Another show bites the dust.
At one point in Hollywood, actors felt that real and honest work seems to be on TV. These days, the trend is changing or rather has already changed and seems to have started a chain-reaction of sorts, an era so to speak, and that is the era of show cancellations.
Certainly cancellations have always been the norm for network TV and cable TV. But it doesn't make it any less aggravating and frustrating for fans who have followed a particular show for a while. The latest casualty of these wave of show cancellations is Krypton, the Superman prequel show that aired over the SyFy network and just recently finished its second season. Sources claim that the main reason for the cancellation is the steep decline in viewership. When the show first aired and was hoping to attract viewers in its maiden season, the average number of viewers, while also taking into account DVR and 3-day viewings, totalled to 1.8 million viewers. Fast forward to the present to which the show is only averaging 400,000 viewers.
While the second season ramped up the events that transpired involving Braniac and his time travelling attempt to eradicate the House of El, before Superman's father was born, it also introduced viewers to the first TV appearance of the Czarnian Bounty Hunter and fan-favorite named Lobo.
DC Fans lighted up the internet with his appearance and got wind that he would be having his own spin-off show. Of course all was well, until this cancellation also affected Lobo's fate. This means he ain't getting his own show either.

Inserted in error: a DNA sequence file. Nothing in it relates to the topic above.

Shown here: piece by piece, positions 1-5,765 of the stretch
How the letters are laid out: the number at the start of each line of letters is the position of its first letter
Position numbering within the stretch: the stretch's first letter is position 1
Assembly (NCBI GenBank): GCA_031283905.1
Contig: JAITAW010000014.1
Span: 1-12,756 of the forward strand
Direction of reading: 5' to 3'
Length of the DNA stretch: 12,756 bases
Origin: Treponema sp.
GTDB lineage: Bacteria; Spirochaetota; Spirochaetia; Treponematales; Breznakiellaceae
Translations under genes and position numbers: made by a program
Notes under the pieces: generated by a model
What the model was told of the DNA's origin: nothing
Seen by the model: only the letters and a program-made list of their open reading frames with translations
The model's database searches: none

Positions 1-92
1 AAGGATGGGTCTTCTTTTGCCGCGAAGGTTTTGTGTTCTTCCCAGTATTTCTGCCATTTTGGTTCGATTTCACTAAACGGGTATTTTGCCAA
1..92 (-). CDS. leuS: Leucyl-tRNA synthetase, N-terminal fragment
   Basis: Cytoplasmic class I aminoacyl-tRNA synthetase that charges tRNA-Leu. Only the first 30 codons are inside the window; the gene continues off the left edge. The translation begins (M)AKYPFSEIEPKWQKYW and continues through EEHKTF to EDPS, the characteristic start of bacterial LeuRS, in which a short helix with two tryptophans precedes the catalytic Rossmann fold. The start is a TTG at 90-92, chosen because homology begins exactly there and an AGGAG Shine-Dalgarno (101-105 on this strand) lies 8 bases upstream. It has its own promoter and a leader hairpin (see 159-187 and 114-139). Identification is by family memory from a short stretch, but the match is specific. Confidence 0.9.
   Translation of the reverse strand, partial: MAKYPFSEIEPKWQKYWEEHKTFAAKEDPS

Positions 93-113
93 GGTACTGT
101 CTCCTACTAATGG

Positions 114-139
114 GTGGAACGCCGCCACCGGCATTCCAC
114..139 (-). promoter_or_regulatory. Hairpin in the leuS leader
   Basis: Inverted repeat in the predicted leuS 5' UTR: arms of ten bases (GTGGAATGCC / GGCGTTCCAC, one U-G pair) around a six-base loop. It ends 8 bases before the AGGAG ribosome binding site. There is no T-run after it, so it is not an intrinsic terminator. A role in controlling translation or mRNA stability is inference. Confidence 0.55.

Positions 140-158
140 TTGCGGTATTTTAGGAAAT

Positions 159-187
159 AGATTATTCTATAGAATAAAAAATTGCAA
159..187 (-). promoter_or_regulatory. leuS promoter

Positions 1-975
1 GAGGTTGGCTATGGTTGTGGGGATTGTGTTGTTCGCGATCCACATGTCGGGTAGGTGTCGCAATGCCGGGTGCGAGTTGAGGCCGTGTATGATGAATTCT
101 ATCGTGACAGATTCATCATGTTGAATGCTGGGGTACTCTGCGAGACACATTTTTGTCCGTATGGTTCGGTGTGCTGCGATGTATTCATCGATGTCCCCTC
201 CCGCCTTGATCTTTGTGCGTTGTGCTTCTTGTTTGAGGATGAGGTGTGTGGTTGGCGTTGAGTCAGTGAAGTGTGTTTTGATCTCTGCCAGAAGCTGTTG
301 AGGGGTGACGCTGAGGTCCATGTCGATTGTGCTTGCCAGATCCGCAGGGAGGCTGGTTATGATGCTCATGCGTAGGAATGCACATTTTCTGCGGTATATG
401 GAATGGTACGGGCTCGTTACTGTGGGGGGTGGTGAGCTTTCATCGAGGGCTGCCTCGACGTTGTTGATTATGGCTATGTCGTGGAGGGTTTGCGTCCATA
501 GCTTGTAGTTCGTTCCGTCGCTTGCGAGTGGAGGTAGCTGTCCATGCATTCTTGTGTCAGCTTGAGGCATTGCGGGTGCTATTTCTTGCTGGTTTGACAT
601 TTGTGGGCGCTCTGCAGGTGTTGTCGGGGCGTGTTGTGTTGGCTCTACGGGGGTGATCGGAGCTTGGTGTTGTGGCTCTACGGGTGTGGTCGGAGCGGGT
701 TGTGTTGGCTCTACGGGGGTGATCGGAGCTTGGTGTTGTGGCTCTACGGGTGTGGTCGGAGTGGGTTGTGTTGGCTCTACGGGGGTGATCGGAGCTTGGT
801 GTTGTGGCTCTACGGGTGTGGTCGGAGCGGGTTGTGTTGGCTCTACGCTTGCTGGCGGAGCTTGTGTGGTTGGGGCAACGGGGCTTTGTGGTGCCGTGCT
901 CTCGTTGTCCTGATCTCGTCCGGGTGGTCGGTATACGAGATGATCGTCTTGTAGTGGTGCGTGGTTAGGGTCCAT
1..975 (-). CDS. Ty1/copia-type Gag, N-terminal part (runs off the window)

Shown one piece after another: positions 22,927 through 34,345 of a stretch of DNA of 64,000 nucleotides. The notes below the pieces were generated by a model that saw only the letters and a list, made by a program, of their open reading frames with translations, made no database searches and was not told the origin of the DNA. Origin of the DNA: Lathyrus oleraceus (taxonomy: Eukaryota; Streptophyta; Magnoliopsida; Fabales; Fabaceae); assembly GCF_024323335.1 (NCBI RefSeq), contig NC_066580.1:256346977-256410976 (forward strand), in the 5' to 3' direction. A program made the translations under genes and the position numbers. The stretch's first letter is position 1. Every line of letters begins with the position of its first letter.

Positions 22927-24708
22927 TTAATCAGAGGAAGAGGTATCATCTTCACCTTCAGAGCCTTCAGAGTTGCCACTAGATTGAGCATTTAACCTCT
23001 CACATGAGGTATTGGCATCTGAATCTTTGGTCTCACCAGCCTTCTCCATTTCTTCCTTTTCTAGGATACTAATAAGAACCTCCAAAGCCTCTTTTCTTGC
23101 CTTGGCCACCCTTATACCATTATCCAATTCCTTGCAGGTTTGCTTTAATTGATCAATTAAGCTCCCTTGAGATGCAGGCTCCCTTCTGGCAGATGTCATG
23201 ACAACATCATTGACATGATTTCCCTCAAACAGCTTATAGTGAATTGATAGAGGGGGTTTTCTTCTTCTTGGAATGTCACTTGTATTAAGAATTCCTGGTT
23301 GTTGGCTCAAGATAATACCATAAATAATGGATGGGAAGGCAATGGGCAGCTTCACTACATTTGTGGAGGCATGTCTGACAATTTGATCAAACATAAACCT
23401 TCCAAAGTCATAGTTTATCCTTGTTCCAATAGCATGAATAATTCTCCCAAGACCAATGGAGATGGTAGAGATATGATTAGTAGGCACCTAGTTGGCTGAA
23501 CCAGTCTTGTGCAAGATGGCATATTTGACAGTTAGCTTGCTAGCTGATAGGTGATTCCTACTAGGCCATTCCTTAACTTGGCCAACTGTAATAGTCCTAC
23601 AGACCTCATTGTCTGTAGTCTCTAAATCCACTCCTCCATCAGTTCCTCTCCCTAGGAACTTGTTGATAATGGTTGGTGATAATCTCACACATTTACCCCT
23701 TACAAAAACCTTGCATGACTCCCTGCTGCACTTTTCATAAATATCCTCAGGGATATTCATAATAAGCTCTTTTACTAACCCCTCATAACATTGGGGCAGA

Cameron Cuffe, the actor playing the lead role of Seg-El, Superman's grandfather tweeted that no matter the outcome, he is and will always be proud to be a "Son Of Krypton".
But as how all things go, there are already reports that Warner Bros has started shopping around for Krypton and Lobo. Our hunches are would be akin to what Netflix recently has done with some cancelled shows like Lucifer and Brooklyn Nine-Nine, that is to take on a show that has a strong fan base in the hopes of migrating viewership to their own platform. Best bets apart from the streaming giant can be the DC Universe streaming service itself or maybe even HBOMax, Hulu or Amazon Prime. The potential is endless. All it takes is a little faith and of course the pockets willing to shell out for a show that is not only recognizable for its fan base but also for the its legacy. In a perfect world, that alone should be enough. But in our world, things don't work the way we want at times. So, it looks like Rao has got his work all cut for him for this. Let us all pray!